Weeks of suspense, much of a muchness and not much to say. That, in a nutshell, is what HP's eagerly awaited channel realignment announcement is about.
The so-called channel restructure has so far amounted to little more than introducing the (not-so-new) distribution line-up, and bucket-loads of extreme caution in revealing what the nuts and bolts of the new relationship between direct partners and HP's personal systems (PSG) and imaging and printing (IPG) groups will be.
One thing that everyone agrees on is that no news is good news. Rebekah O'Flaherty, HP's general manager for IPG, is adamant that when details of the new terms and conditions are revealed in a week's time, the redemption for HP's current secrecy will come in the form of a good news' package for the channel. Except, everyone wants to know what the good news actually is.
Amidst much let's-not-call-a-spade-a-spade rhetoric, few things have become clear. Though carefully worded, the expected realignment of some 50 per cent of PSG's direct partners to new procurement arrangements and the shift towards more direct involvement with enterprise customers comes in those areas where lack of focus on HP product has been identified. Put simply, as both Alstom IT (the distributor of HP's OpenView) and Brightpoint (a solid Toshiba mover) have found out, playing too well for the other team results in separation.
O'Flaherty may be right in saying that the sentimental times of vendor-reseller hand-holding are over and realigning partners is all about achieving greater distribution efficiency. Yet the message to resellers couldn't be more ambivalent. In HP's view, their value lies in pursuing the number one goal of O'Flaherty and PSG general manager Tony Bill of achieving better market coverage - and focusing on HP. But the real value of resellers lies in their ability to select the best solution for the customer. Challenging the core of that value is far more serious than potential annoyances with distributor-managed rebates and credit programs.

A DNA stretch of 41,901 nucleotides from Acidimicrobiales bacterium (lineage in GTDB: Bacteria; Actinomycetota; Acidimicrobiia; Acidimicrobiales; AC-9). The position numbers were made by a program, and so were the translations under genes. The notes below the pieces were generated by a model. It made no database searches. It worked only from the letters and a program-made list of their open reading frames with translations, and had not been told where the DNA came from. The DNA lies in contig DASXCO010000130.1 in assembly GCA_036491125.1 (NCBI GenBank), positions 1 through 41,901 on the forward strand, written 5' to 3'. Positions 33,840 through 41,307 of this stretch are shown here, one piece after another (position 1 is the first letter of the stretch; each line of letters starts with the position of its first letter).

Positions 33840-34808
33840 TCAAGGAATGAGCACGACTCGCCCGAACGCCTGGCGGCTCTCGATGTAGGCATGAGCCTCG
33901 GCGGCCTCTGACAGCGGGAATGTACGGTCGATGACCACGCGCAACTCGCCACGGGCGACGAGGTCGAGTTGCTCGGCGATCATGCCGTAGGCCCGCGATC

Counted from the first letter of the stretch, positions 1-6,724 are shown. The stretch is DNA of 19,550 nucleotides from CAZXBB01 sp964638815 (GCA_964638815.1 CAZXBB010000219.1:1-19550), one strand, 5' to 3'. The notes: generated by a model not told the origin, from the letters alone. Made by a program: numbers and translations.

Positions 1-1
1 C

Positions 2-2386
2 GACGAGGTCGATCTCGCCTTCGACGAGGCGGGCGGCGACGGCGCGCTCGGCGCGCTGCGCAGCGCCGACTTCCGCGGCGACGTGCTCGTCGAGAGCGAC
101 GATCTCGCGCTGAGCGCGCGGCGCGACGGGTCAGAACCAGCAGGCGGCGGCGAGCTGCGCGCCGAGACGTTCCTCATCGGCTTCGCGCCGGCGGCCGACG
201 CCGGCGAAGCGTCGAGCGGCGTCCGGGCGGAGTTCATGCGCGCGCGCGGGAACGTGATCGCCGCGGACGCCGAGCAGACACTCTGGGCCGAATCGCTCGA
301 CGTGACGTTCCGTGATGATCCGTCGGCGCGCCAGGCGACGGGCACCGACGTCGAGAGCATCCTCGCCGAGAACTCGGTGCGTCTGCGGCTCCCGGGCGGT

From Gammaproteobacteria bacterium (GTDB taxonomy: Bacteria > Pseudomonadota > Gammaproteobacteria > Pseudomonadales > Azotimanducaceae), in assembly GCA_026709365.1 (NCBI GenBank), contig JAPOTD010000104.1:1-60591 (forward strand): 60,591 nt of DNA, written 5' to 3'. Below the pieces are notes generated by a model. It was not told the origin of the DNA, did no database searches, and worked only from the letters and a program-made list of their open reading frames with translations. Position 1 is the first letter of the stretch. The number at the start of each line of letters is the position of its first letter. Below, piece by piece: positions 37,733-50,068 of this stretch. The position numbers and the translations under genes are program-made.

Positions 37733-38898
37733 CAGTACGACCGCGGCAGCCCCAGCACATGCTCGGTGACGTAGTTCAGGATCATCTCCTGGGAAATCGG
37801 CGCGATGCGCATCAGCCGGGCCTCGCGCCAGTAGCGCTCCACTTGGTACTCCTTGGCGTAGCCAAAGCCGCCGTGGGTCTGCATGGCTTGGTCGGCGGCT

But neither PSG nor IPG have much choice. Since the HP-Compaq merger, 15 per cent of the combined entity's overall global revenues has come from cartridges. In Australia, more than 50 per cent of IPG's revenue is generated the same way - and even here, threats arrive in the form of companies like Peach, a third-party consumables manufacturer capable of undercutting the vendor by as much as 50 per cent on its most lucrative product (see ARN, October 2, page 1).
It's not that HP is not interested in selling more hardware. It's just that hardware's not selling and, like all other printer companies relying on cartridge sales to see them through tough times, alleviating hardware distributor price wars at the expense of their consumables-dependent business model is not the highest priority. All they're interested in is creating a bigger market for printer cartridges, which fill their coffers. Thus the focus on geographies.
Looking at the bigger picture, however, doesn't help you, the reseller, if your market affords only limited opportunity for ever-rising revenue objectives. And neither does it help your distributor who, apart from dealing with ever-declining margins, now has to take on the additional responsibility of reseller rebate and credit management.
And the winner is . . . HP, of course. Not that the vendor will reveal how much it expects to save/gain from the new arrangements. Only time will tell.
What's your view?